A half dose followed by a full dose was found to be 90% effective in protecting against coronavirus, according to a subset of data, but the figure was 62% for people given two full doses. A further global trial is to be carried out.
Some scientists questioned the validity of the data, while others have defended the clinical trial results.
Professor David Salisbury, a former Department of Health director of immunisation, said ministers would need to think “very carefully” about their handling of the vaccine if its efficacy was lower than for other jabs.
The UK has secured access to some 100 million doses of the Oxford jab, which is said to present fewer logistical challenges if approved for deployment.
🇬🇧 The #COVID19 vaccination programme is starting in the UK today 🇬🇧
Health services in each nation are vaccinating with the #COVID19Vaccine.
— Department of Health and Social Care (@DHSCgovuk) December 8, 2020
5. Lack of certainty over whether vaccines stop spread of virus
Although data from coronavirus vaccine candidates indicates they can prevent disease, it’s not yet known how well they halt the spread of the virus.
Hancock warned it was unknown to what degree the Pfizer vaccine reduces the chances of a recipient passing on the virus asymptomatically, with the government continuing to monitor its rollout’s impact on coronavirus cases, admissions to hospital, and deaths.
Christine Tait-Burkard, assistant professor of immunology at the University of Edinburgh, said that while some vaccine candidates appeared good at preventing disease, trials involving monkeys showed they were still “shedding virus” in their noses, a risk that would mean more people would need to be vaccinated.
She highlighted that the German government has said 55% to 65% of people will need to be vaccinated for life to return to normal.
6. We are still in the middle of winter
The winter months typically put pressure on the health service even without it having to cope with a global pandemic.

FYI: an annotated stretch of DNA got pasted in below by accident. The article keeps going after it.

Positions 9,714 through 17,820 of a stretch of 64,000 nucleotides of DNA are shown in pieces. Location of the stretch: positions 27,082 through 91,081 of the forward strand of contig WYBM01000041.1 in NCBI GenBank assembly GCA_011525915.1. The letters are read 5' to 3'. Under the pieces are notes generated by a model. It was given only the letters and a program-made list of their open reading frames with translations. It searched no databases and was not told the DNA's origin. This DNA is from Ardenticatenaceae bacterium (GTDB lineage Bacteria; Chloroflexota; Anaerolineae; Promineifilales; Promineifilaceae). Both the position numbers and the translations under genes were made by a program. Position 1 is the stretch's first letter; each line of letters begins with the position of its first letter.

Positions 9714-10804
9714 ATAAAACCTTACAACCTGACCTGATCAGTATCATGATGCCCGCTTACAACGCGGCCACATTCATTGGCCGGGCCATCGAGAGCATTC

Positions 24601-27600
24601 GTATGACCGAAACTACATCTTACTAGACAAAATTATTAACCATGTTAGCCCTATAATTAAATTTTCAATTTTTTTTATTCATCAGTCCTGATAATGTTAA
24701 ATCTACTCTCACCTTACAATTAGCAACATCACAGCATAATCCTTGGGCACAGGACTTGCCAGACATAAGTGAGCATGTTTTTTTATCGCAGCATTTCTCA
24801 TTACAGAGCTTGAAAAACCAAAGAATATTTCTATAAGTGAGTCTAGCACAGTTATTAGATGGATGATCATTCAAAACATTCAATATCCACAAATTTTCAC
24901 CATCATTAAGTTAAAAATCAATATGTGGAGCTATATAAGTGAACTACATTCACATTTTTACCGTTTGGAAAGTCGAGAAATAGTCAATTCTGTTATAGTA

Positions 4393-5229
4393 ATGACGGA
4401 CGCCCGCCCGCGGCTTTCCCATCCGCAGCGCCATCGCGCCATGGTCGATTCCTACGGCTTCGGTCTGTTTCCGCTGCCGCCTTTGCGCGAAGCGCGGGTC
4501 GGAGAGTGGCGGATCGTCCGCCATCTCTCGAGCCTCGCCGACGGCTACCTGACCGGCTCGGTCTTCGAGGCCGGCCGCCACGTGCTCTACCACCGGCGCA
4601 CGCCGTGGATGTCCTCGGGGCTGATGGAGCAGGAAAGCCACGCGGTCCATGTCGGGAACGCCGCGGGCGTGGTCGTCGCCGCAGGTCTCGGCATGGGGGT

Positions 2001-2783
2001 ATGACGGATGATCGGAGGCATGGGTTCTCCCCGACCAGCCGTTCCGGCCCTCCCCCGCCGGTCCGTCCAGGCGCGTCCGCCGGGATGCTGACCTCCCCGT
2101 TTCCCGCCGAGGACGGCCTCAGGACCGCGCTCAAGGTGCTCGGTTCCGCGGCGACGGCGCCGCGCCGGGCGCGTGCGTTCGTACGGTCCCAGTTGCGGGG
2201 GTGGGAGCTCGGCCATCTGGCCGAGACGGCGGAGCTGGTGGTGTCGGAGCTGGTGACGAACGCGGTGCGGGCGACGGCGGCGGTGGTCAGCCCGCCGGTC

Prof Powis said:
We’re not out of this yet. It’s winter, it’s cold. We’ve still got January, February, the rest of December ahead of us – tough times for the NHS.
It’s really important that we keep socially distancing, we keep sticking by those rules that we’ve all been sticking with, because we need to get through the next few months to get to the point where sufficient people have been vaccinated that we can start to relax those rules.
We know everyone is suffering under the Tories - but the Canary is a vital weapon in our fight back, and we need your support
The Canary Workers’ Co-op knows life is hard. The Tories are waging a class war against us we’re all having to fight. But like trade unions and community organising, truly independent working-class media is a vital weapon in our armoury.
The Canary doesn’t have the budget of the corporate media. In fact, our income is over 1,000 times less than the Guardian’s. What we do have is a radical agenda that disrupts power and amplifies marginalised communities. But we can only do this with our readers’ support.
So please, help us continue to spread messages of resistance and hope. Even the smallest donation would mean the world to us.